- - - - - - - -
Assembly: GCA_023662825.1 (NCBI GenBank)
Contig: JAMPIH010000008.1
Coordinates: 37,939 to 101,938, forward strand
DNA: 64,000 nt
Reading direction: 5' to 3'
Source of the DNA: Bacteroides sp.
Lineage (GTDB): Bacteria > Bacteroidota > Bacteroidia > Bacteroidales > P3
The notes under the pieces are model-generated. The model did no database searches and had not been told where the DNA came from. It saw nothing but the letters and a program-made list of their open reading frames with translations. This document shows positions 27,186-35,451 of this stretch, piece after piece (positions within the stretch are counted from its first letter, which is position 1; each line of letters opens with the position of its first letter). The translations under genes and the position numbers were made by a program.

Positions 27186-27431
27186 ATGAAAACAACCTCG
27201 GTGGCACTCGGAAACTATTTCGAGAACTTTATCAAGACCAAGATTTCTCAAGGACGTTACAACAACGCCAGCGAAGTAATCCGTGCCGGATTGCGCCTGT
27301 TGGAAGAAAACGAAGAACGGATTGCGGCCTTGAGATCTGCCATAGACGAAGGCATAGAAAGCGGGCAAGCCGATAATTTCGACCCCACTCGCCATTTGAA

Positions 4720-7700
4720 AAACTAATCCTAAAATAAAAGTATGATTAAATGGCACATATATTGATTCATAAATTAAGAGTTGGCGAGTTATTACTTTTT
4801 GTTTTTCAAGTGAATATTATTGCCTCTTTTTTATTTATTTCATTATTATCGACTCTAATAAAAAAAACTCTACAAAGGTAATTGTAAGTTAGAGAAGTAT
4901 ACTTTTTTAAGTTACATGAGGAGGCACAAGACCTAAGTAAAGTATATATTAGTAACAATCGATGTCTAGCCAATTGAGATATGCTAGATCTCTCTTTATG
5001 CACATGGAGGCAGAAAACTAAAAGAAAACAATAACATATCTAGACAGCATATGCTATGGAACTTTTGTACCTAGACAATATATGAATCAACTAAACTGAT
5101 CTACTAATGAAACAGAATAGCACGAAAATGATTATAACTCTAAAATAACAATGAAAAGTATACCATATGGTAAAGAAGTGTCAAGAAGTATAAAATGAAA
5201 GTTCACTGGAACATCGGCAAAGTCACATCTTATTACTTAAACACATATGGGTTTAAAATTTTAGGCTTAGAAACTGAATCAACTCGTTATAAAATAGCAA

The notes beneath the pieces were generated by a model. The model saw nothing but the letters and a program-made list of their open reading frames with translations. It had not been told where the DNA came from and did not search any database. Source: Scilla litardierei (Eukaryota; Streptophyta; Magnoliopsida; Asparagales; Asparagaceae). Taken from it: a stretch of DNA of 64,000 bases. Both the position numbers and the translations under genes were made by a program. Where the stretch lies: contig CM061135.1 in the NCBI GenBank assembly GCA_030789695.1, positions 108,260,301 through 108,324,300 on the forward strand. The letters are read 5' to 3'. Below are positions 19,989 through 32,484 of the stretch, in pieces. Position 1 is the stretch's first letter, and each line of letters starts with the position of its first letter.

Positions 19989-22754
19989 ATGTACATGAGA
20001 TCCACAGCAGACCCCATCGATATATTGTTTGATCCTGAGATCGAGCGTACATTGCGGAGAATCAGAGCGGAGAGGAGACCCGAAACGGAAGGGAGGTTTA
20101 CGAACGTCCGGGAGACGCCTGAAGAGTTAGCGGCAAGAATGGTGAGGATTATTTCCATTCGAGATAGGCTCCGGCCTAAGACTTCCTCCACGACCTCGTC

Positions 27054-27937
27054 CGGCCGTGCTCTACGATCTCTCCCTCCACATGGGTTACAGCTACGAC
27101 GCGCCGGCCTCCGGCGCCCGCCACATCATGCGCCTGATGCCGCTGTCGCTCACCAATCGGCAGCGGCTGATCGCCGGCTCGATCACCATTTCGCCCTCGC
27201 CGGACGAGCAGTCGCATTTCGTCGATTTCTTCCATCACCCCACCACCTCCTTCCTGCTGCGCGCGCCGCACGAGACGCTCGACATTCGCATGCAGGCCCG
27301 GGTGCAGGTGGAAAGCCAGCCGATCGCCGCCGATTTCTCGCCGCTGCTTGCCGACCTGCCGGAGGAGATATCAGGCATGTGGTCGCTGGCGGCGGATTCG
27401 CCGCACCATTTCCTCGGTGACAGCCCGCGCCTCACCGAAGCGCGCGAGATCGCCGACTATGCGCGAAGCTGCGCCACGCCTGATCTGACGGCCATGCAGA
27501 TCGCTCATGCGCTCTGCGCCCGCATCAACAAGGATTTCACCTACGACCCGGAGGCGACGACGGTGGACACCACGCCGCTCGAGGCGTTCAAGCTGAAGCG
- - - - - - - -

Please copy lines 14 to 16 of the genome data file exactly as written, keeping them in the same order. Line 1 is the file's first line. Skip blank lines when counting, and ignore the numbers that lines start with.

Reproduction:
4720 AAACTAATCCTAAAATAAAAGTATGATTAAATGGCACATATATTGATTCATAAATTAAGAGTTGGCGAGTTATTACTTTTT
4801 GTTTTTCAAGTGAATATTATTGCCTCTTTTTTATTTATTTCATTATTATCGACTCTAATAAAAAAAACTCTACAAAGGTAATTGTAAGTTAGAGAAGTAT
4901 ACTTTTTTAAGTTACATGAGGAGGCACAAGACCTAAGTAAAGTATATATTAGTAACAATCGATGTCTAGCCAATTGAGATATGCTAGATCTCTCTTTATG